I just bought a card for some friends. It was published by a company called Portfolio, London. It has the following printed on the back:
1. What do these symbols mean?
2. Where do they come from?
3. To what extent is the card recycled?
To start with, the sentence "Environmentally friendly as symbols below show" sounds dodgy, especially seeing how uncommon the symbols feel. I guess they designed them to look uniform on the product, but the overall thing looks very dubious. Google Image searches of each separate symbol did not yield anything similar.
This one is probably just a way to say "please recycle this", as the "R" on the bin would suggest. Just a common "tidy man".
As THelper commenter, this probably means "Elemental Chlorine-Free bleaching", which reduces the formation and release of dioxins (persistent carcinogens) during the bleaching process of wood pulp. TCF (Totally Chlorine-Free bleaching) would reduce it even further. By the way, most paper is either ECF or TCF in Europe nowadays, so it's not like they really went out of their way... (In 1996, already 40% of European mills operated TCF. Kraft was producing 75% ECF paper worldwide in 2005. In 2007, ECF's worldwide market share is 89%.)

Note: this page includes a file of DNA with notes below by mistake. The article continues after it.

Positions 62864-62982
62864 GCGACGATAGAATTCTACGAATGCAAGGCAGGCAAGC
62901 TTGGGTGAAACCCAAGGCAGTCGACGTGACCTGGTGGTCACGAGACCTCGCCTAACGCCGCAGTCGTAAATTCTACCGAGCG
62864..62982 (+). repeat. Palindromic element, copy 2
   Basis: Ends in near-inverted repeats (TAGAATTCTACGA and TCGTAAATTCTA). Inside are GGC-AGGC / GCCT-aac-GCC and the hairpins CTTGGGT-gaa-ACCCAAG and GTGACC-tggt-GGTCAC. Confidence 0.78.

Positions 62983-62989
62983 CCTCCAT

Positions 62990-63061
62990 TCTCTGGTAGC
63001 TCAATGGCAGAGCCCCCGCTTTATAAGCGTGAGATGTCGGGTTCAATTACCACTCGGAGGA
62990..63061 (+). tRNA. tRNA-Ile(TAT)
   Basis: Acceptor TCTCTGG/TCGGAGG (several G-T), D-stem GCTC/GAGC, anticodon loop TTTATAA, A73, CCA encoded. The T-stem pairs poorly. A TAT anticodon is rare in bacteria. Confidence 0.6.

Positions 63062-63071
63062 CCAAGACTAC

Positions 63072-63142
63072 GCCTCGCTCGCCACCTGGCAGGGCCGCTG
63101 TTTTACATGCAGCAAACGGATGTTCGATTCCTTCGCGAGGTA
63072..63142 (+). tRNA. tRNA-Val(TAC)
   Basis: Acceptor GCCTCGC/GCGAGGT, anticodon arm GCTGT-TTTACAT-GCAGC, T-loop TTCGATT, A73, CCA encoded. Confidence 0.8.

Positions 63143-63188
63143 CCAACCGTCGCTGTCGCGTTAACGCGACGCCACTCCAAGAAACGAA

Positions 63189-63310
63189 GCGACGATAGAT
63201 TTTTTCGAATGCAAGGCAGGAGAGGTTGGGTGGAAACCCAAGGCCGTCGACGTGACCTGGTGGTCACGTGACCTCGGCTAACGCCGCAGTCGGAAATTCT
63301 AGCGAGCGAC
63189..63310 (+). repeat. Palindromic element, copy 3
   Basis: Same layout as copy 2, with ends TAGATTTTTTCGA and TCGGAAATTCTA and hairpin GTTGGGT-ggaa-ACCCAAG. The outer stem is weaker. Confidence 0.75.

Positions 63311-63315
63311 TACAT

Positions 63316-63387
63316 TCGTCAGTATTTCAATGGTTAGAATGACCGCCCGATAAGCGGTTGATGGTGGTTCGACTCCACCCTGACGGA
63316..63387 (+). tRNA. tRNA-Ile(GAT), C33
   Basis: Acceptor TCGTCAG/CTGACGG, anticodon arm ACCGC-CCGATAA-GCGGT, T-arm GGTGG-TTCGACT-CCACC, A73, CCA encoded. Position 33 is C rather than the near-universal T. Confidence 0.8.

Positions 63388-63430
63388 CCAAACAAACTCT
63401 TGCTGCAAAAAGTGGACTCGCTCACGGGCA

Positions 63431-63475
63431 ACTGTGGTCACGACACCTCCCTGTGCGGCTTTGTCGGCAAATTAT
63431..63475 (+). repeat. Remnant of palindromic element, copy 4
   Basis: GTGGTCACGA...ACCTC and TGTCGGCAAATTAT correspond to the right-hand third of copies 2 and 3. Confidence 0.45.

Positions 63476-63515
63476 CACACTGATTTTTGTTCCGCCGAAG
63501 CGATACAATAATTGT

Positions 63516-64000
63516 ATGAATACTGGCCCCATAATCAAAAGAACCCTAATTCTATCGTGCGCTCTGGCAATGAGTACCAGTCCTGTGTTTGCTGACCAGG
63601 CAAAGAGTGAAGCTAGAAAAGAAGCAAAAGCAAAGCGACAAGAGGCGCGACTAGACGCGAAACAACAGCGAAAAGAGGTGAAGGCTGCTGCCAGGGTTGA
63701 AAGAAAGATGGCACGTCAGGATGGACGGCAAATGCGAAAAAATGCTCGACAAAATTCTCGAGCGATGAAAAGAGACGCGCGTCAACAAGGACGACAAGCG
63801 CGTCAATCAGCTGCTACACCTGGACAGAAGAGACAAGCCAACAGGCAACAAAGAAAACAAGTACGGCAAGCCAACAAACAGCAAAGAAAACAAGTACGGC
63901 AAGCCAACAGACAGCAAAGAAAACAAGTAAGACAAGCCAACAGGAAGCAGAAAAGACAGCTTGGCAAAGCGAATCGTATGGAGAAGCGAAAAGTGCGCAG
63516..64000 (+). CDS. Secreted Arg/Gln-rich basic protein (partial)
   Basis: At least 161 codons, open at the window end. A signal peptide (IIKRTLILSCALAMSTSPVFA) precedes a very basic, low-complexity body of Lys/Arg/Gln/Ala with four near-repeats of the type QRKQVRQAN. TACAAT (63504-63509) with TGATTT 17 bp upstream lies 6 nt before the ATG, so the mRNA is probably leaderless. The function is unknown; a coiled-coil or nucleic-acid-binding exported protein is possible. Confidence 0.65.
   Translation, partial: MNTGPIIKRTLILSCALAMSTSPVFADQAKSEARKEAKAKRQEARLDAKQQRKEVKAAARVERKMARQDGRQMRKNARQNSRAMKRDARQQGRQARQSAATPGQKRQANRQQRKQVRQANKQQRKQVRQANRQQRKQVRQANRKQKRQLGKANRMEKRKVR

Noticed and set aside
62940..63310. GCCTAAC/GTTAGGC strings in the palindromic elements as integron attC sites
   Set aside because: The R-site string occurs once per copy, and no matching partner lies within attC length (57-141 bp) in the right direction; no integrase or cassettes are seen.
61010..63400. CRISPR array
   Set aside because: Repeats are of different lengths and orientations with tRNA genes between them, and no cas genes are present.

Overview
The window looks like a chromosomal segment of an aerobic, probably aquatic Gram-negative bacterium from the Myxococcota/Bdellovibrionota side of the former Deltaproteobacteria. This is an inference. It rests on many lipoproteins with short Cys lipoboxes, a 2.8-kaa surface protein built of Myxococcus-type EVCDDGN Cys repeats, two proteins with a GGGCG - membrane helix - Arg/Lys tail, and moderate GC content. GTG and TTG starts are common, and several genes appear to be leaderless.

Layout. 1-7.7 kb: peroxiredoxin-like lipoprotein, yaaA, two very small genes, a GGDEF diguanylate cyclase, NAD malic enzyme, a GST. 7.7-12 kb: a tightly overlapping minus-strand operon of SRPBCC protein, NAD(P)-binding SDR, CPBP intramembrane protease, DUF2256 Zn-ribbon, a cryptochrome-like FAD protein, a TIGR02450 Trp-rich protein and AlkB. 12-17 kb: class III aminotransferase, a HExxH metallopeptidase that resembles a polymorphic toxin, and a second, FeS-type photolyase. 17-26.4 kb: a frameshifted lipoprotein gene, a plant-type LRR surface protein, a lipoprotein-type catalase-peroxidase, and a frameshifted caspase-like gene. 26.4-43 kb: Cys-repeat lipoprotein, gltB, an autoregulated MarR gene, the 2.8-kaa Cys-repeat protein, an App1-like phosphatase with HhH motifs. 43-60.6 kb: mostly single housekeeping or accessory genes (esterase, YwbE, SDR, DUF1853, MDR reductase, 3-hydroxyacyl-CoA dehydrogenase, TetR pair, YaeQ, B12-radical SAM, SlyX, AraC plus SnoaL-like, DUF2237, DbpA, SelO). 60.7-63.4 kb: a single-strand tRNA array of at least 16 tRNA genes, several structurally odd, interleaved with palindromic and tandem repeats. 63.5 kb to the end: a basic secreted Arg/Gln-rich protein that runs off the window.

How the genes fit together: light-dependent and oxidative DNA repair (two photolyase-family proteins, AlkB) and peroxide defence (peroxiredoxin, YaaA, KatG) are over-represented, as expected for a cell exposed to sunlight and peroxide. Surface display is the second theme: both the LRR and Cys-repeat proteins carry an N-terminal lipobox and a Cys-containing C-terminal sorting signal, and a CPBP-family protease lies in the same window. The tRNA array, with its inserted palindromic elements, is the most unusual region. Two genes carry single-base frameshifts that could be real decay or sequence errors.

This one looks a bit like the Canadian "Ecologo / Environmental Choice" label, but looking like a label does not mean it went through the certification process...
ISO 706 (ISO 706:2004 in its most recent revision) is a standard about the "determination of the coagulant content (sieve residue) in rubber latex". From the look of it, could it be about a rubber band around the card? (This standard does not apply to paper coating.)
I just think they are trying to make themselves look good by inventing or copying labels, or citing a random ISO that they complied to (which probably wasn't their decision). I'd call this an example of greenwashing.
The UK Government (via DEFRA) states that "the true value of environmental claims and marketing rests on the assurance that claims are both credible to consumers, and reflect a genuine benefit to the environment", and that environmental claims and labels on products should be "clear, accurate, relevant and substantiated". The company selling this card evidently did a very poor job at it.
The article Environmental impact of paper gives an idea of what could actually be done to make paper more "environmentally friendly".
To answer your question: those do not tell us anything about how much the paper is recycled.
Reliable sources for "green" labels: